I know Somerville was never formally charged, although Ceylon and Trincomalee were badly hit, and several ships lost. Such was the nature of war, today's heroes can (and many times are) tomorrow's vanquished. Effective interventions (by CM) are rare, because they sap morale and erode careers, for little (many times very little) to be gained.

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Re: Message Traffic heard by RODNEY 24 May 1941

Post by wadinga » Tue Jun 04, 2019 12:05 pm

Fellow Contributors.

What the captain of Cornwall "knew" about Japanese aerial capabilities and the top-level intelligence available to Somerville gleaned from examining the devastating raids by Nagumo's force on Pearl Harbor and Darwin are probably very different things. Captain Abe(?) was apparently unaware of what had happened to Force Z? (OK land based aircraft). Somerville was particularly "air-minded" amongst RN admirals and very well understood the limitations of FAA aircraft of the time. He had a young relative who was FAA aircrew. He was overjoyed to get his hands on Martlets when they arrived in the Indian Ocean because he knew how compromised the two-seat Fulmar was in performance against any enemy fighters, let alone the agile and deadly "Zeke".
Effective interventions (by CM) are rare,
Yes, correct in democratic countries' forces because a reasonable attitude to failure in battle is the norm. War is unpredictable. Even when the PM gets a bit overwrought (briefly) because the victory he confidently expected (and promised) didn't happen, and actually follows through on his threats, instead of reconsidering carefully, admirals, generals and air marshals etc get shuffled out of office, not dragged in front of perfunctory Court Martials and then shot. On the other hand in the fascist and communist dictatorships officers who lost battles might very likely be led out in front of a firing squad. Pour encourager les autres :D and that was a British Admiral.

This demonstrated sensible attitude to failure to win in war is why the whole CMDS story is so fatuous and a simple case of exaggeration in an old admiral's memory, now exposed with a letter he wrote at the time.

Despite all the vague insinuations about excessive secrecy in the UK files, traditionally British Governments have considered access to these records was "nobody else's business" with the "across the board" 100 year rule. This has been recently relaxed almost everywhere, but there is still concern to protect leaders and decision makers against hindsight-driven witch hunts unleashed during their lifetimes. The 30 year rule means we are learning lots about Maggie Thatcher's reign for instance.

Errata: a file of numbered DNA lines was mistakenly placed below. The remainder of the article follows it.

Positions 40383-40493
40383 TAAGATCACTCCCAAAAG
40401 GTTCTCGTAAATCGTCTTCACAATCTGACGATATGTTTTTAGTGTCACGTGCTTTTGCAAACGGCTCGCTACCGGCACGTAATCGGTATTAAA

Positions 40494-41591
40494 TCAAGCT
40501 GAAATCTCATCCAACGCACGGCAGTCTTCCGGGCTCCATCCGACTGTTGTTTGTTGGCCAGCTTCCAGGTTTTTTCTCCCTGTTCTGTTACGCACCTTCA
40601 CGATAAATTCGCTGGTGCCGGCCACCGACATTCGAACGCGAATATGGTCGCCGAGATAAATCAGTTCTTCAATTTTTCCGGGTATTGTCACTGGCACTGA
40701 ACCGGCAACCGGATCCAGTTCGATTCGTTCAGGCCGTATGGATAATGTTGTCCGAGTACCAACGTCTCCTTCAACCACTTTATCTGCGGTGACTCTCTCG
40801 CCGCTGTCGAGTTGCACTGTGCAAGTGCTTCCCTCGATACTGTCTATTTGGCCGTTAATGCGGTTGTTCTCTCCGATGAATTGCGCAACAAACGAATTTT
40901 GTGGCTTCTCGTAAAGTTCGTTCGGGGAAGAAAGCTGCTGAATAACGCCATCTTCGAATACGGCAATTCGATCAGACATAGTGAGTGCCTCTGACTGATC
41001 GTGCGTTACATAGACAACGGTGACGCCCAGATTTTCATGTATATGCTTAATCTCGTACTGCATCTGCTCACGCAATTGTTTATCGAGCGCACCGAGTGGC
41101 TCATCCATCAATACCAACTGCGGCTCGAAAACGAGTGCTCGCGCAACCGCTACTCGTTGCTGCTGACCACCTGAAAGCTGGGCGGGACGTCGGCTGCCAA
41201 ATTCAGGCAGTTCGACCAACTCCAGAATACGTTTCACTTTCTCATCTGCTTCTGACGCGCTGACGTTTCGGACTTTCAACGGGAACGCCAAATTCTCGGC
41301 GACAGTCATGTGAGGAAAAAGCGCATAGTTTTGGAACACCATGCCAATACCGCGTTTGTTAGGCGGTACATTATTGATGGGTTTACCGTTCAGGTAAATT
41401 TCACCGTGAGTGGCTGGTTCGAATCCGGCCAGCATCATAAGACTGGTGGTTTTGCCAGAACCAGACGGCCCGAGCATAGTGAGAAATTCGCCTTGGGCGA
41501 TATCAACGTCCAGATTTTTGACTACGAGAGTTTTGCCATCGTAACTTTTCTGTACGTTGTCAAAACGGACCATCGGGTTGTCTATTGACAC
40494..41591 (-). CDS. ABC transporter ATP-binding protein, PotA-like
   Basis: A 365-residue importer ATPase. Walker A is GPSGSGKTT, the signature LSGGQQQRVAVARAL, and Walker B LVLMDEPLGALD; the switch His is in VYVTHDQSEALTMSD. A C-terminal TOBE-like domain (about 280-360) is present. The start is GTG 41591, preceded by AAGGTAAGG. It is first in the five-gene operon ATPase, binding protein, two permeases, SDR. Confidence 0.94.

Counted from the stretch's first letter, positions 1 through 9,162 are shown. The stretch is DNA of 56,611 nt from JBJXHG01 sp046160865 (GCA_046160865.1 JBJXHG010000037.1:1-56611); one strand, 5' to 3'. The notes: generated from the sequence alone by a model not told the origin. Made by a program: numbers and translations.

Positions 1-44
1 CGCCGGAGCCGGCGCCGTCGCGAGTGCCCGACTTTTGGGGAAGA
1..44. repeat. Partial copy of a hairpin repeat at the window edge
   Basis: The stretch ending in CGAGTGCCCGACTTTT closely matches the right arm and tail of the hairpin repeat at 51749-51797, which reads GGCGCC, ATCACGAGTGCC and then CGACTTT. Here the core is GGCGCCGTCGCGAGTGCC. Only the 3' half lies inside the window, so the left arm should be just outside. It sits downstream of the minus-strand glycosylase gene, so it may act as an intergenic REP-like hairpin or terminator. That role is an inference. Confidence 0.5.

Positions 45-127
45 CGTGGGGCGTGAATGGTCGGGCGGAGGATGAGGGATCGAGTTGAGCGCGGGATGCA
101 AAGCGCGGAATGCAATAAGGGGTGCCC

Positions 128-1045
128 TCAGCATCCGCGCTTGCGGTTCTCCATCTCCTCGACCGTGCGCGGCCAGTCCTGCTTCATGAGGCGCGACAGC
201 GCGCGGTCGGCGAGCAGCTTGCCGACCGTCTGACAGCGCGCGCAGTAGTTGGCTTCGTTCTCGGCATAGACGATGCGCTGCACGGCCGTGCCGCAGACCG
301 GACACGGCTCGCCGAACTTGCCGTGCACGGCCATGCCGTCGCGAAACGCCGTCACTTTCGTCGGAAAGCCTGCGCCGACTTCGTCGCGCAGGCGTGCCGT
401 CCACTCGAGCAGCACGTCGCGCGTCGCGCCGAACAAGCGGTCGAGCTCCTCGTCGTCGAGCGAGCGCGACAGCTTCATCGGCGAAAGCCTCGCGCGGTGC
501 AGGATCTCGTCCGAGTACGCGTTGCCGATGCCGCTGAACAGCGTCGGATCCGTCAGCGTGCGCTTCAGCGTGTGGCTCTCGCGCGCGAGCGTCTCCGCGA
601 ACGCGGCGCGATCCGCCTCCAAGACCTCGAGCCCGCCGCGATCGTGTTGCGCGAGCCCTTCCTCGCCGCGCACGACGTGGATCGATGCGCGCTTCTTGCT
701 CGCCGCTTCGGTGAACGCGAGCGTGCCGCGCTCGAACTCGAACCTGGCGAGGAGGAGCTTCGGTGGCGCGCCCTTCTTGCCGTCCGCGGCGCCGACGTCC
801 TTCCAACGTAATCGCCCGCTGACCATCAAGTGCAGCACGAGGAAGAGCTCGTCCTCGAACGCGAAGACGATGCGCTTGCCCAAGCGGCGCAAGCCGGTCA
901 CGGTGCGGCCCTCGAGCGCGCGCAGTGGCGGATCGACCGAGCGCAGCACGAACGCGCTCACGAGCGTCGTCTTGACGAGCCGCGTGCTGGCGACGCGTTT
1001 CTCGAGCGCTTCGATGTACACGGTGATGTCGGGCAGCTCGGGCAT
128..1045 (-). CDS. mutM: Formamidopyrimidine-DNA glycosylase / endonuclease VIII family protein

Concealing losses like Audacious and Barham from the enemy (and indeed one's own sensation-hungry newshounds) for as long as possible is sensible policy, especially at time of crisis. Re Glorious you can still read internet articles with outrage quoting "Board of Inquiry results sealed until 2041" whereas at Kew
ADM 178/201
Description:
Loss of HMS Glorious, Ardent and Acasta, transport Drama and tanker Oil Pioneer: Board of Enquiry
Open Document, Open Description
It may be that absolutely all the dirty washing is not out on the clothes line, yet. :cool:

All the best

wadinga
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Re: Message Traffic heard by RODNEY 24 May 1941

Post by alecsandros » Tue Jun 04, 2019 4:15 pm

wadinga wrote:
Tue Jun 04, 2019 12:05 pm
Fellow Contributors.

What the captain of Cornwall "knew" about Japanese aerial capabilities and the top-level intelligence available to Somerville gleaned from examining the devastating raids by Nagumo's force on Pearl Harbor and Darwin are probably very different things. Captain Abe(?) was apparently unaware of what had happened to Force Z? (OK land based aircraft). Somerville was particularly "air-minded" amongst RN admirals and very well understood the limitations of FAA aircraft of the time. He had a young relative who was FAA aircrew. He was overjoyed to get his hands on Martlets when they arrived in the Indian Ocean because he knew how compromised the two-seat Fulmar was in performance against any enemy fighters, let alone the agile and deadly "Zeke".
Somerville aggressively sought after the enemy, at one point dedicating 16 Albacores (IIRC) in a 10-hours sweep for the enemy. Some Albacores were lost, others damaged by enemy air umbrella, before they could adequately send a sighting report.

Japanese searches were equally ineffective and, the 2 great squadrons by-passed each other by as little as 120nm (30min flight of a warplane).

From what I remember, Somerville planned to use a mass-Albacore strke , at night , to use his advantage in radar (the Albacores had ASV radar on board), and also to deny the enemy of his fighter power (lest he had night fighters), while at the same time resting his own fighter pilots, for the probable heavy air fightings that would have been produced early in the following morning (an ASV night strike does not require fighter protection, or a minimal fighter protection at the most).

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Re: Message Traffic heard by RODNEY 24 May 1941

Post by dunmunro » Tue Jun 04, 2019 8:42 pm

HMS Cornwall was commanded by Captain Manwaring and HMS Dorestshire by Captain Agar, who by way of seniority was in overall command.